Squeaking in ceramic-on-ceramic hips: No evidence of contribution from the trunnion morse taper

    loading  Checking for direct PDF access through Ovid


Squeaking in ceramic-on-ceramic (CoC) total hip arthroplasty (THA) was investigated with an acoustic monitoring device to distinguish between squeaking emanating from the trunnion morse taper (TMT) connection versus the articular surface. 82 patients with implant problems scheduled for revision were selected and acoustic emissions (AE) with simple movements monitored. Five of these patients with CoC implants underwent surgery and their retrieved implant components were analyzed in vitro. In vivo recordings of all 82 patients found audible squeaks produce frequency content across the entire 0–50 kHz spectrum. Of the five CoC implants the in vivo peak frequency range of flexion/extension motions was 0.8 kHz and comparable to the range of in vitro testing (0.2 kHz). In vitro TMT connection motions were very large comparatively, producing a higher average peak frequency range of 22.5 kHz. All retrieved implants showed evidence of wear at the TMT connection. These findings suggest, the TMT connection does not directly cause audible squeaking. Wear occurring at this junction may contribute to debris which disrupt lubrication, increase friction, and produce noise. This observation supports current evidence suggesting that squeaking is from the bearing surface. Our findings are the first to demonstrate that in CoC THA the recordable noise of a hip squeak does not originate nor have contribution from the TMT connection. © 2016 Orthopaedic Research Society. Published by Wiley Periodicals, Inc. J Orthop Res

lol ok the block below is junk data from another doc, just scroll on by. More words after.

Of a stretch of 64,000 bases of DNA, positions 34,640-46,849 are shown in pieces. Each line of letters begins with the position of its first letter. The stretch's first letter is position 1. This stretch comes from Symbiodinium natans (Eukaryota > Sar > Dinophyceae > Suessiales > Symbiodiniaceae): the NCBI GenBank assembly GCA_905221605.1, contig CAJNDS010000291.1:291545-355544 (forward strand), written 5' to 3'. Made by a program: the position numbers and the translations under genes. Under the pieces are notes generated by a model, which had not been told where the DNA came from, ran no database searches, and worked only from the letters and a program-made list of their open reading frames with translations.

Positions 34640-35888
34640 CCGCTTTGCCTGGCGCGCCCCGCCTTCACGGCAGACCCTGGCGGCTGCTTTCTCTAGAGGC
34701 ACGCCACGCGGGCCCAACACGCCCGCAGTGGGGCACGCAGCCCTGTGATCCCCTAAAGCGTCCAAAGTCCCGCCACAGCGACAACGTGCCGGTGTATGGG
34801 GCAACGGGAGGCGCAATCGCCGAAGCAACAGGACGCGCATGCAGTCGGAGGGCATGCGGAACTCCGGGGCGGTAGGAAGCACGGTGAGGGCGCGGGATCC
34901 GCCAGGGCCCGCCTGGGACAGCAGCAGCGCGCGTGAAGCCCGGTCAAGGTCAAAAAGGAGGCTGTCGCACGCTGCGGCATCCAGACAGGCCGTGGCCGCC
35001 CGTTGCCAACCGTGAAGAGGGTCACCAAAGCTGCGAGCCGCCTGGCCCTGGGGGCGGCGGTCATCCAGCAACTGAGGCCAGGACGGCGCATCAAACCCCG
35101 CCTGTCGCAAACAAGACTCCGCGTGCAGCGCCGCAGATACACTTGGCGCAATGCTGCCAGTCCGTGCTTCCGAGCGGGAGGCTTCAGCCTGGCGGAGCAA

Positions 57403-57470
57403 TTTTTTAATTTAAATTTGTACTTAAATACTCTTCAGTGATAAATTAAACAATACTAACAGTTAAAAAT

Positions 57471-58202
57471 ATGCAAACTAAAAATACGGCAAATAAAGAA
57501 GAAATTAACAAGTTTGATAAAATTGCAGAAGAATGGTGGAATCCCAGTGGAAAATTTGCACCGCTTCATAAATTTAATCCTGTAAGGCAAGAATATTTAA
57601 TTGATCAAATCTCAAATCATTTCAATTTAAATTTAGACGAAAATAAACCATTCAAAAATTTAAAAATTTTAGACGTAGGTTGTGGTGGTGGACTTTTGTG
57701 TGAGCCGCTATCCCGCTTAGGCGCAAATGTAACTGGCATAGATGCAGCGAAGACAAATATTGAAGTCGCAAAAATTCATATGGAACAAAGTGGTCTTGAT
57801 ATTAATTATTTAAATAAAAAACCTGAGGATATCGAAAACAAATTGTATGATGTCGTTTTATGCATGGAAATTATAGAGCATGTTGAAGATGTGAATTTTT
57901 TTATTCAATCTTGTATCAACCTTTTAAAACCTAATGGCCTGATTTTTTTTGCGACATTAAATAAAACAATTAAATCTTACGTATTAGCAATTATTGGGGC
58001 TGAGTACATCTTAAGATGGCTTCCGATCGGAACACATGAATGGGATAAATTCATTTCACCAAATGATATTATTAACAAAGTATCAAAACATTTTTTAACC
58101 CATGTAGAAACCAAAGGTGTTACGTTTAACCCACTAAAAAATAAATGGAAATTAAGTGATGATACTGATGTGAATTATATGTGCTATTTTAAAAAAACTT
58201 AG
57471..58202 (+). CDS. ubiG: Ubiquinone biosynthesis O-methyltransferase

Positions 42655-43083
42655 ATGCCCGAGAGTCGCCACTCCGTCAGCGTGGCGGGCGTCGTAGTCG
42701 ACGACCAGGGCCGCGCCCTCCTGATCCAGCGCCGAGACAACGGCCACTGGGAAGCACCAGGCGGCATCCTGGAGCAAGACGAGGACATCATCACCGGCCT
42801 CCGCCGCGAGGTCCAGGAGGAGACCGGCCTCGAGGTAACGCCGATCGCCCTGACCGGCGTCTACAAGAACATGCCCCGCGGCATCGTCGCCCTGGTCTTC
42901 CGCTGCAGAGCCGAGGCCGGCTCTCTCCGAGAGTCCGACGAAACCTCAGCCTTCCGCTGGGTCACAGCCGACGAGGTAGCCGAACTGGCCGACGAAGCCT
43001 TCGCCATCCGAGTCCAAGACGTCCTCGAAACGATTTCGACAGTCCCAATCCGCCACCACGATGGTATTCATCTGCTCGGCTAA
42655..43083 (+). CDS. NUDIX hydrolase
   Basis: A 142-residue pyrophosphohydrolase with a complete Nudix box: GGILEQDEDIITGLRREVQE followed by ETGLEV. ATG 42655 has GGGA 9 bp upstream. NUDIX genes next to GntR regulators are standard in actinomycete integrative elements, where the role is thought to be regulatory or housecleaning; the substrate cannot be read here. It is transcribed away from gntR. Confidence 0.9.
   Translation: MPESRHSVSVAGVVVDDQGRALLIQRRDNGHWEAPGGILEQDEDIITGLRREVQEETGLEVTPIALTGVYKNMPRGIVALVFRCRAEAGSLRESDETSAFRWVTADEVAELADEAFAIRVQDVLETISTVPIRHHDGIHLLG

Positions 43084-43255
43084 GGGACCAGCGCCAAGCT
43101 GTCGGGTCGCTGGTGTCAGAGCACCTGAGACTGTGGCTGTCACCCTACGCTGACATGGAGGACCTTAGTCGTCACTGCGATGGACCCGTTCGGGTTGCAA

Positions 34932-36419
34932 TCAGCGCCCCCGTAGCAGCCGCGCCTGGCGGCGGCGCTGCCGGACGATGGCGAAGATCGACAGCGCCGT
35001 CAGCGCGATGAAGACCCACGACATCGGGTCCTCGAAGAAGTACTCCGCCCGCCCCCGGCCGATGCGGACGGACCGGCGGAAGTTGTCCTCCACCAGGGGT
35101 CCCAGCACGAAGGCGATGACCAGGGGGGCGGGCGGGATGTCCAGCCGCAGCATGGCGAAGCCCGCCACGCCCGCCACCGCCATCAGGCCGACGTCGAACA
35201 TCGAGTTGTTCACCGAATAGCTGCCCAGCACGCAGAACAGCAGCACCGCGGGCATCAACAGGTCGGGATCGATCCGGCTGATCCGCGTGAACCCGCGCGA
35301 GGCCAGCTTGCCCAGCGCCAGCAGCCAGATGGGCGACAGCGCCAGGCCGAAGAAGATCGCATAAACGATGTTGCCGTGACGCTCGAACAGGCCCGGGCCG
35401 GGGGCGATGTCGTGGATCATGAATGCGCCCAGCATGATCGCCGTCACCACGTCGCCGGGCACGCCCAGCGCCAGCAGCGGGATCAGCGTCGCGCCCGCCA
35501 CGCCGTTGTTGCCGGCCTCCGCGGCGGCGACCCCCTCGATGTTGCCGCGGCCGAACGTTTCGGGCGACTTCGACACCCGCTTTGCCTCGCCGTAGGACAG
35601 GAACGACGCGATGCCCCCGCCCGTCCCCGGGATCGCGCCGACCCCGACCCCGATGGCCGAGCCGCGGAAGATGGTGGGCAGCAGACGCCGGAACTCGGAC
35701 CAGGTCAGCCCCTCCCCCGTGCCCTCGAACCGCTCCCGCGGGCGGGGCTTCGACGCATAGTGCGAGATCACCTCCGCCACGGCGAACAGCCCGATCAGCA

loading  Loading Related Articles